Senate to take up Supreme Court vacancy appointment


Image courtesy of WAMU

Judge Amy Coney Barrett has been nominated to replace the late Justice Ruth Bader Ginsburg on the Supreme Court

Paul Proteau, Editor

Following the death of Justice Ruth Bader Ginsburg on September 18, President Donald Trump formally appointed Judge Amy Coney Barrett, a judge on the Court of Appeals for the Seventh Circuit, to fill in the newly vacated seat, on September 26. With less than 40 days until the Presidential Election, this is seen as a very controversial move by the president and is being resisted by Democratic and a few Republican lawmakers on Capitol Hill.

Judge Barrett has served in the Court of Appeals since being confirmed by the Senate in October of 2017. Being a devout Catholic, Barret is a popular figure among conservatives (especially the Christian Right) for her stance on abortion and LGBTQ+ issues, Democrats have attacked her nomination over her views and her nomination in general.

The nomination of an appointee to the Supreme Court is fiercely being fought by Democratic lawmakers and a recent New York Times poll suggests that 56% of Americans believe that whoever wins the Presidential election on November 3 should pick the nominee to fill the vacancy. It was also the dying wish of Ginsburg that whoever won the November election would fill her seat if she were to pass prior to the election. 

Democratic lawmakers, and a few Republicans, have compared the President’s nomination to former President Barack Obama’s nomination of Court of Appeals (DC) Judge Merrick Garland following the death of Supreme Court Justice Antonin Scalia in February of 2016. Often citing the apparent hypocrisy of Republican lawmakers who refused to make an appointment for Judge Garland. 

Notably, Senate Majority Leader Mitch McConnell (R-KY), who served as majority leader in 2016, refused to allow an appointment (nomination process) for Garland. However, McConnell supports the nomination of Barret and will have the nomination process and vote take place before Election Day.

The current Senate makeup is a Republican majority (53-45-2). For Barret to make her way to the court, she needs a 51 vote majority to be confirmed. If the Senate ties at a 50-50 vote, Vice President Mike Pence can break the tie, similarly to what happened with the confirmation of Supreme Court Justice Brett Kavanaugh.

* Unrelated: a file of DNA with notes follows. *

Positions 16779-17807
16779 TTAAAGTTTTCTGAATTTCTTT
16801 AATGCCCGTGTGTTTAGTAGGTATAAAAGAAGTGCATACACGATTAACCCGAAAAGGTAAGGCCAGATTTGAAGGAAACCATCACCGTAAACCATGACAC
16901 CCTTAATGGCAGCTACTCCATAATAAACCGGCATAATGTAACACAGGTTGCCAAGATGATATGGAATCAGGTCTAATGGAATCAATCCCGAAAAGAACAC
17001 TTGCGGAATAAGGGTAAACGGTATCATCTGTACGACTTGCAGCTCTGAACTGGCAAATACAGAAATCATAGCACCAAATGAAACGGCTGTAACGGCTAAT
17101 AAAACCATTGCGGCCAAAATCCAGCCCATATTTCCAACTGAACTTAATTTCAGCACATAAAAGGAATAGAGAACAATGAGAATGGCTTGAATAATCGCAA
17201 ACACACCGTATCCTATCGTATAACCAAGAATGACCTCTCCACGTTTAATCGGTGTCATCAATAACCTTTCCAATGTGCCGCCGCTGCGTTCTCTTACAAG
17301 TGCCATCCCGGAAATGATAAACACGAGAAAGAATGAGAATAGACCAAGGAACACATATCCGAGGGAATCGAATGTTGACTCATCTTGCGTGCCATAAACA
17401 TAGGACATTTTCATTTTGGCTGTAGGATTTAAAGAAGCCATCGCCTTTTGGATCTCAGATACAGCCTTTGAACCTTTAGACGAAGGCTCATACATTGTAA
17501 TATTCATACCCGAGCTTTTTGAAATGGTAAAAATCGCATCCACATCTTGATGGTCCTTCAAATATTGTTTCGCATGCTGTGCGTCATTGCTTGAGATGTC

Despite holding a majority, two Republican Senators Susan Collins (ME) and Lisa Murkowski (AK) have stated they will not support the nomination of Barrett. Murkowski believes that it is too close to an election and Collins argues that it should be up to the next president to decide. 

No Senate Democrat has come out in favor of confirming a new Justice, given the proximity to the election.

If the confirmation vote does fail, however, Republicans have up until January of 2021 to confirm a new Justice. If Trump loses the election or the Senate flips into Democratic control, the Democrats have a shot at confirming a Justice with the 117th Congress and a Biden administration. 

Regardless of the outcome, Barrett’s appointment will begin on October 12 (with questions beginning the following day) with the Senate Judiciary Committee and is hoped to be pushed through the committee on October 26, according to Chairman Lindsey Graham (R-SC).

Barretts confirmation vote is expected to be held shortly before Election Day. 

Though this is a battle in the Senate, it is also a greater war being fought on the campaign lines for the Presidency, senate, and house races throughout the country. As Republicans fight to make gains in the House and keep control of the Senate, this gives the Democrats a new front to fight on. Before the death of Ginsburg, the Court was in conservative control with a 5-4 majority. Under a 6-3 majority, there could be some very crucial decisions concerning abortion, healthcare, gun rights, and even the outcome of the 2020 election.